Don’t have an insurance professional? Give us a call at 610-933-4950. Be safe. Stay healthy.
Children Moving Out of the House
Details. Details. Details…
They can be annoying in life, but they are VERY important in insurance. Who is an insured is defined within all policies. Most policies define an insured to include the named insured and “resident relatives.” This eliminates the need to add all of your children, aunts, parents, etc. But it also excludes coverage for children when they move out and establish another residence (typically, this is not while they are simply students away at school).
If your son or daughter moves out and takes one of your cars with them, you are still covered, but they have NO protection. There is no coverage for their medical bills and no coverage for their uninsured or underinsured motorist protection. What should you do? Put the car and the insurance in their name. What if they move out and don’t take a car? They should buy coverage called “Non-owned” coverage to protect them while riding in taxis, Ubers, etc.
What if they move out? Renters insurance provides them coverage for their personal liability exposure, protection for their personal belongings, and coverage for them to live someplace else if their apartment is damaged by a covered loss.
Questions about this? Call your insurance professional. Don’t have an insurance professional? Please contact us or call us at 610-933-4950.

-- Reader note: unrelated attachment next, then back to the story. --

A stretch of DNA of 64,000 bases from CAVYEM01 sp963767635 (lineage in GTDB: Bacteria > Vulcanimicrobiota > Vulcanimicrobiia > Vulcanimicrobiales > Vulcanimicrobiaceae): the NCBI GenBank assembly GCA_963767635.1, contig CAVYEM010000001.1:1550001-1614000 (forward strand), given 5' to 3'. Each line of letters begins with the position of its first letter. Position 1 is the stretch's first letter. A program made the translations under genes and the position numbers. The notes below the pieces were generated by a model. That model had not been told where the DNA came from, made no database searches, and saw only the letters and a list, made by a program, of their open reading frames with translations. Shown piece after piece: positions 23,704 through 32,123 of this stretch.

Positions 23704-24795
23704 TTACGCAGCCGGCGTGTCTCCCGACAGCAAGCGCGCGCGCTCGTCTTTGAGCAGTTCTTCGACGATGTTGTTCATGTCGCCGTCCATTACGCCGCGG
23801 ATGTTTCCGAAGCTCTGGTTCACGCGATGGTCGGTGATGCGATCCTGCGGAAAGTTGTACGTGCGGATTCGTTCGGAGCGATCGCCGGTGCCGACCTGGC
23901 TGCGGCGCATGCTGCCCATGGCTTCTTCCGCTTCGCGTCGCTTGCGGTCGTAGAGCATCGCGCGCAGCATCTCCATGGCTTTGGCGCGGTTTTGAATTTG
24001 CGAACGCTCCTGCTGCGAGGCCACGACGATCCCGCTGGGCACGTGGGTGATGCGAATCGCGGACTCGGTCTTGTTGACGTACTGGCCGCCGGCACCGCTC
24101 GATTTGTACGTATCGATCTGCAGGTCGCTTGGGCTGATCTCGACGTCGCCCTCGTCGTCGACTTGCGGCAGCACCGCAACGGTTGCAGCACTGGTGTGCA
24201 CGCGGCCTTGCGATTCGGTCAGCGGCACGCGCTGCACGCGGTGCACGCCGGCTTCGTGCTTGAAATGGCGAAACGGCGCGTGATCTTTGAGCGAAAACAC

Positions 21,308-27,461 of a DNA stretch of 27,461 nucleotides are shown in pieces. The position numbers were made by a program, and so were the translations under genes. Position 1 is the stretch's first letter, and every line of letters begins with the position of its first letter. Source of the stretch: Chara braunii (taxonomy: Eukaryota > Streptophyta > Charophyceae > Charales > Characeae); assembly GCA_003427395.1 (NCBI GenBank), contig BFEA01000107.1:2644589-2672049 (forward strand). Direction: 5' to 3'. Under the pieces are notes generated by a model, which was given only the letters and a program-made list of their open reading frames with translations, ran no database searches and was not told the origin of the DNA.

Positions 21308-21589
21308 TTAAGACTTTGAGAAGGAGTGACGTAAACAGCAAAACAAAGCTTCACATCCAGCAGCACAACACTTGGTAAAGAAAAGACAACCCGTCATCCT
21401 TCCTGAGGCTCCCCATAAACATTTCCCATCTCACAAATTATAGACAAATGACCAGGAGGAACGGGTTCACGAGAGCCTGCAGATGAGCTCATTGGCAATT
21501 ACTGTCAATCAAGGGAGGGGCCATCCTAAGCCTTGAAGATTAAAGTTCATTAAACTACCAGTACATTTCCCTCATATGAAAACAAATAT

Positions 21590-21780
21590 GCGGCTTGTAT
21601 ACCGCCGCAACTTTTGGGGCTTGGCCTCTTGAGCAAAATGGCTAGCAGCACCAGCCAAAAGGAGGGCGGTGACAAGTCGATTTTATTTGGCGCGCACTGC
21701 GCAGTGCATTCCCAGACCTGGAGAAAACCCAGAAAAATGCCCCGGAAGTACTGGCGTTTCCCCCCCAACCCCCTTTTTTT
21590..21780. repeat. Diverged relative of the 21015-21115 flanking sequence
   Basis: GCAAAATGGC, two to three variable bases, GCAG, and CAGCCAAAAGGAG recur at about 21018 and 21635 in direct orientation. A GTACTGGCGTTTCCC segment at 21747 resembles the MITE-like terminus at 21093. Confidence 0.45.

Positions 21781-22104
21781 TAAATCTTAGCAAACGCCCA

COVID-19: Ways to Save
This year has gotten off to quite in interesting start with the COVID-19 pandemic. Cancellation of school, weddings, sports, and even the Olympics makes for challenging times. While these times have certainly been difficult, I like to think that they have also brought out the best in people. We continue to look for ways to support the residents of Phoenixville and our local economy. This will certainly have a financial impact on many of the local businesses. It has also caused some of us to review our personal finances and find ways to save some money when possible. Here is a list of things that can be done to save money on your auto policy…
- Electronic Funds Transfer: EFT payments don’t carry a $5.00 or $7.00 a month installment fee when billed by mail.
- Recurring Credit Card: Most companies offer a discount for placing your auto policy on recurring credit card payments.
- Paperless Document Delivery: Some companies, like Progressive, are providing small discounts for paperless delivery. Not to mention it is more eco-friendly.
- Paid in Full: Our companies offer anywhere from 5% to 15% discount for paying your auto policy in full. If you can take advantage of this, it is the easiest way to save.
- Multi-Policy Discount: Let us provide your homeowners, condo, or renters insurance. Every company provides a multi-policy discount for insuring your home and auto together.
- Defensive Driving: If you are 55 or older, you can take a defensive driving course for a 5% discount on your auto policy.
- Telematics Programs: Think you’re a safe driver? Insurance companies offer discounts for safe drivers through smartphone apps that track driving habits. Your discount is based off of your driving performance.
- Review Collision and Other than Collision Deductibles: Increasing deductibles is an easy way to reduce your auto premium.